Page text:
There is no arguing the cloud and streaming microservices radically changed the way operators engineer their streaming services. Traditional broadcasting involves lots of hardware racked and stacked in data centres because those companies service viewers only within their geographic reach. Streaming, though, is a loosely-federated collection of different technologies which can be installed and operated from anywhere in the world. This makes streaming technology ideal to service viewers wherever they wish to watch content.
Although this approach to delivering content represents the future of how people watch video, it also introduces a host of new challenges, such as scale. Massive numbers of simultaneous users can, unlike in traditional broadcast, overwhelm resources if there isn’t enough capacity. That’s what makes the cloud so important to streaming.
Streaming product developers and operations engineers understand the need for the cloud which is why most of the stack is already there: encoders, transcoders, DRM servers, caches, monitoring probes, etc. Everything that can be virtualised has been so that delivery capacity is dynamic. The stack can scale up and down depending how many users are requesting content and at what bitrate--obviously, this is something impossible to achieve with hardware, on the same timeline, and with the same elasticity.
The cloud is the only feasible way streaming operators can meet regional and global demand for content without spending unpredictably high amounts of money on physical infrastructure. In that sense, the next step towards true scalability and redundancy are streaming microservices.
Although the streaming video tech stack is an evolution of the broadcast tech stack, it too is evolving because of how the cloud is changing. When streaming operators first adopted the cloud as their primary infrastructure, it was all about virtualised instances. What they realised was that it was much easier (and cheaper) to manage, maintain, and monitor virtualised infrastructure. For example, the number of server instances could be increased programmatically in relation to demand. That’s a stark contrast to using physical servers which need hands to rack-and-stack.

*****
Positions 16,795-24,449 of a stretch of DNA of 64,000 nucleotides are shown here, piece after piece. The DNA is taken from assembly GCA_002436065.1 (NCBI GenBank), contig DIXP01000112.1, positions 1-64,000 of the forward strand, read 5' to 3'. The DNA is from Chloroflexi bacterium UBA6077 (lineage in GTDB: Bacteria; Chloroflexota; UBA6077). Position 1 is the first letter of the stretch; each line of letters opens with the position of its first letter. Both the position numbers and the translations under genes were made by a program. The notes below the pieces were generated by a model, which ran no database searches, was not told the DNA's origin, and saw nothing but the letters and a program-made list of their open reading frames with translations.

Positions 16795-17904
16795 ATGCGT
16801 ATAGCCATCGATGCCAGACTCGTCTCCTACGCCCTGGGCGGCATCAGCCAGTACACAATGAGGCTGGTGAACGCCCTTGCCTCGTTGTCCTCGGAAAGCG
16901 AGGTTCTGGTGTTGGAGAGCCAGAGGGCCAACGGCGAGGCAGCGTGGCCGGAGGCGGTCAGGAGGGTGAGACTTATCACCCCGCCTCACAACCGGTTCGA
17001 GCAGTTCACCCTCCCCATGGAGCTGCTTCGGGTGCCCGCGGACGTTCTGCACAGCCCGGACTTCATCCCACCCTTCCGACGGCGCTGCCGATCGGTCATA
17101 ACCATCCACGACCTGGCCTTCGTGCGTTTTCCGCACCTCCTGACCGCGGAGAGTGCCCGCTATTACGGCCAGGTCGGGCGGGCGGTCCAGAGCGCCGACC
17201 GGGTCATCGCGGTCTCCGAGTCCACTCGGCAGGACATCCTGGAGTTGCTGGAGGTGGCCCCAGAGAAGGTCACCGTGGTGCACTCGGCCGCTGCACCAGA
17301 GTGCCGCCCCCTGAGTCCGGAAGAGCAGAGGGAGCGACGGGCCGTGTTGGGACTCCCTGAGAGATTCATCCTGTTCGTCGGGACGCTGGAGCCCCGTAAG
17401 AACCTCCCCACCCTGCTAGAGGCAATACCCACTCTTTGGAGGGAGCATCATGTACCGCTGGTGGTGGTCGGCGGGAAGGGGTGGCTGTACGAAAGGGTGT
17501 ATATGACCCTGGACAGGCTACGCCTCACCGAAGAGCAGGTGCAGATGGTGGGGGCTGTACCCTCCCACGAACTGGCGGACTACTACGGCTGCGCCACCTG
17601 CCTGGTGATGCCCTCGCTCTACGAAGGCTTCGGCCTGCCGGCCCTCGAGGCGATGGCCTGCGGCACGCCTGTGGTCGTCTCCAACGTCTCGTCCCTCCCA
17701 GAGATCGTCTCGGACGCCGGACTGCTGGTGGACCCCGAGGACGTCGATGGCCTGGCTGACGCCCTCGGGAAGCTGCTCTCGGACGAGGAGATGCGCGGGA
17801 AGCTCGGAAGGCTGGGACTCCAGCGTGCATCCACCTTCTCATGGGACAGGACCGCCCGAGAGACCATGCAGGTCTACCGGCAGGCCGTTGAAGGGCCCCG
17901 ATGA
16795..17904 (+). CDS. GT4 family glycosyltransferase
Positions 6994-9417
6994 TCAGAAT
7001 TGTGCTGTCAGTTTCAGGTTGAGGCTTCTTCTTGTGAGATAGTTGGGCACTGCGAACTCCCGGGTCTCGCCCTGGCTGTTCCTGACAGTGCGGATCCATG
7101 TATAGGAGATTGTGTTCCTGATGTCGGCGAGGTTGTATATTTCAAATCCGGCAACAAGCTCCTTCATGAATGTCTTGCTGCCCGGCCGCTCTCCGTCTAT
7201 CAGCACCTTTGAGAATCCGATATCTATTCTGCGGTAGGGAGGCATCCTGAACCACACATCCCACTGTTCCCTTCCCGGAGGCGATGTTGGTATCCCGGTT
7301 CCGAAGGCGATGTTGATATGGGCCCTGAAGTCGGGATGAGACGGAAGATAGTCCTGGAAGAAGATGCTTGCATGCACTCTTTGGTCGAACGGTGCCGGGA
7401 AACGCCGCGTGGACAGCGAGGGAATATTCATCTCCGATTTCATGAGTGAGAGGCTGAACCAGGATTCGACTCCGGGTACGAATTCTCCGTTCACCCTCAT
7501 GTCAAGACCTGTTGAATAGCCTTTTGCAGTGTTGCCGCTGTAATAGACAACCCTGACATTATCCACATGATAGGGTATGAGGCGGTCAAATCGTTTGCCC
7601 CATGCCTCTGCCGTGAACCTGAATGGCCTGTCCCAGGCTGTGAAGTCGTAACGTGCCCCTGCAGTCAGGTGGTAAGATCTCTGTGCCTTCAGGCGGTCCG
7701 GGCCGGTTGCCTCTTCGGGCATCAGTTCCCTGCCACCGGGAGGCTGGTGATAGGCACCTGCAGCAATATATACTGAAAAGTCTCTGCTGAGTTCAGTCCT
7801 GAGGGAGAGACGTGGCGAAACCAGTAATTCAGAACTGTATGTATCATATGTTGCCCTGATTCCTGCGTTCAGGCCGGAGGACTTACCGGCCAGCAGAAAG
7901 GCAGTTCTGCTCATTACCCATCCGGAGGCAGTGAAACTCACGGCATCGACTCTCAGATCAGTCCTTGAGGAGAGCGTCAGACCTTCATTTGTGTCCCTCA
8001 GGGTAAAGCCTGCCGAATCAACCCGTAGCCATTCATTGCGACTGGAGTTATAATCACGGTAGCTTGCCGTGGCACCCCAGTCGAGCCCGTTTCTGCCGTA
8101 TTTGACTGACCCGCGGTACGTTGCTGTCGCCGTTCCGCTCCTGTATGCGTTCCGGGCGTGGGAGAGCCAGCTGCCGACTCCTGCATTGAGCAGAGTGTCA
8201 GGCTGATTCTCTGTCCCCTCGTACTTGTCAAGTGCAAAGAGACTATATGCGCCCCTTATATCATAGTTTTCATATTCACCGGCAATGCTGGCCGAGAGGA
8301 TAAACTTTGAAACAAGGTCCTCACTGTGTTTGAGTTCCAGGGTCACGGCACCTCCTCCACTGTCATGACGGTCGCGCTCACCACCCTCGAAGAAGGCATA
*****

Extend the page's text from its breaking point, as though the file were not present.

The problem is, virtualization doesn’t provide the kind of scale that streaming really needs. Spinning up a new server instance still requires quite a bit of time, and in some cases, a reservation with the cloud provider (there are only so many instances available for specific configurations).
The cloud is less about virtualised servers and more about containers.
These are slimmed down operating systems tailored to run a specific application. Using Docker and Kubernetes, streaming engineers are able to quickly and easily scale technology components within the workflow. With DevOps and CI/CD pipelines, streaming technology teams have so much more control over the elasticity of their infrastructure and the deployment of the technologies in the stack. Still, scale is a challenge. Yes, containers are better at scale than virtualised instances, but there are resource constraints.
Think about it like this: a bare metal server used by a cloud service provider may be able to host 100 virtual machines, but it can host 1000 containers.